Where I Am Going Next Really?
“Don’t it always seem to go, that you don’t know what you’ve got ’til it’s gone.” Joni Mitchell
Before the corona virus became a thing, I had written a blog about where I am going next. I hadn’t posted it yet. It doesn’t seem very postable at this moment. I will probably be going to the place I should have been now. Traveling seems very far away. So instead I started to think about what I would really want to be doing next.
I want to eat in a restaurant with a comfortable ambiance, delicious food and great service. I want to be having an interesting conversation that doesn’t involve who is doing the dishes and what protein do I want to eat tomorrow.
I miss museums, art galleries and street art. The white walls filled with art are as calming to me now as they were in my childhood. I miss seeing the city as an open canvas for urban street artists.
As much as I love being able to go through all of Netflix, I want to go to the movies. There is nothing I like better than sitting in a dark theatre with subtitles. It combines some of my favorite things – reading, movies and foreign countries. The best thing is to be sharing a large tub of movie popcorn. I believe it has less calories if you are not the one who has actually bought it. I bring my own water because buying water at the movie theater is a rip off.
I want to hang out with my girlfriends.The hour long phone conversations and daily texts are not enough. Most of my emotional and mental strength comes from deep bonds with the strong females in my life. I treasure the long conversations we have over lunches and dinners.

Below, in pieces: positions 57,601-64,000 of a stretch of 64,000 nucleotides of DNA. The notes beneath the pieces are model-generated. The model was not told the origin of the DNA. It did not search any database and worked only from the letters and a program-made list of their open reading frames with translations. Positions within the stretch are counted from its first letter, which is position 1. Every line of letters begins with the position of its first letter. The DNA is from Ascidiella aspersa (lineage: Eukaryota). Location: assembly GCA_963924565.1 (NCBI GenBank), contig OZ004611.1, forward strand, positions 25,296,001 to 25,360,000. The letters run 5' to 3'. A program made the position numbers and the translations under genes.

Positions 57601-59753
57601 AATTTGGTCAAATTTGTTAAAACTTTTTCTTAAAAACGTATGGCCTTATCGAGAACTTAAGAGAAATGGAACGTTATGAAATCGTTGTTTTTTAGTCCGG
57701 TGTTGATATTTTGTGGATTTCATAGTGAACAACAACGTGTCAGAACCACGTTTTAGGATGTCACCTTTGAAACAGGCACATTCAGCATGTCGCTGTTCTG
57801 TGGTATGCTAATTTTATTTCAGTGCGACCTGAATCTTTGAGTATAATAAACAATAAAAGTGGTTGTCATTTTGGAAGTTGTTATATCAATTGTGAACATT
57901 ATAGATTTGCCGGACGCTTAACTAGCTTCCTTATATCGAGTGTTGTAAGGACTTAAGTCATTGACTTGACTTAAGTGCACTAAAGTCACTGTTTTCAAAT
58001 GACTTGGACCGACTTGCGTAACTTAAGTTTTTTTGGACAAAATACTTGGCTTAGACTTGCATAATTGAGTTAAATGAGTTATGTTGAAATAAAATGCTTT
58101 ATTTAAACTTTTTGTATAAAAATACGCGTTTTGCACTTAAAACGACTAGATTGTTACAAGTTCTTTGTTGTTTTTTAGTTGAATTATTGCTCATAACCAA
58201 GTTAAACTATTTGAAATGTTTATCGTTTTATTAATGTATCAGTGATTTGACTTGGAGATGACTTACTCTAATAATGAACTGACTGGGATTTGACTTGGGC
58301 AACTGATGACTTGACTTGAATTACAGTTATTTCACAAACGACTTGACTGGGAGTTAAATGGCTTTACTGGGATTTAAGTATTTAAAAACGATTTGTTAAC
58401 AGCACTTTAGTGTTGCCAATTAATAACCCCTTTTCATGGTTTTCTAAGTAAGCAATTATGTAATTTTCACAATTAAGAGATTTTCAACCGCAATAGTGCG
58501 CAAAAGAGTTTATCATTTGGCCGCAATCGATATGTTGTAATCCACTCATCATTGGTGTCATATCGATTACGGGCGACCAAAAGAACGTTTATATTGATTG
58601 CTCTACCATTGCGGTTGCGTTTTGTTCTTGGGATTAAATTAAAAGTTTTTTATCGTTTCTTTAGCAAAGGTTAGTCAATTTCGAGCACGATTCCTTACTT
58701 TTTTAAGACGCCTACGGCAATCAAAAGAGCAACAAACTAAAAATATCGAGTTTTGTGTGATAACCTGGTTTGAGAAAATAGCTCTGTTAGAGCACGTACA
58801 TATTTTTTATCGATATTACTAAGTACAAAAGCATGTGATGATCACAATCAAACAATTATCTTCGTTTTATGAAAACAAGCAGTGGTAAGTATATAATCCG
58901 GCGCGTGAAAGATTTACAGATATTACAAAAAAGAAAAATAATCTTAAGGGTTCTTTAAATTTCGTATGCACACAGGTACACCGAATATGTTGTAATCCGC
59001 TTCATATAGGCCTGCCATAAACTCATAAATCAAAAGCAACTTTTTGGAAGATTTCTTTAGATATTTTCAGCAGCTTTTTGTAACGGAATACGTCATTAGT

I miss shopping. I miss wandering into stores, picking up and putting down items I can’t possibly afford, talking to salespeople, and eventually settling on the item I had to have at that moment. I want to focus on a new lipstick or a beautiful dress to wear somewhere fabulous.
I love theater. My mother is to blame for this. I normally prefer plays but with all this real life drama I miss going to see a musical. The very premise of musical theatre defies all reality. It attempts to imitate life (as theatre tends to do) and then suddenly, a character bursts out in song and everyone on the street knows the words. Secretly, I have always clung to the hope that I will someday be able to break into song at the market, department store, a parent-teacher conference, a restaurant or during a mammogram and everyone will know the words.
Basically, I miss my boring life – the one I am always leaving to go somewhere different.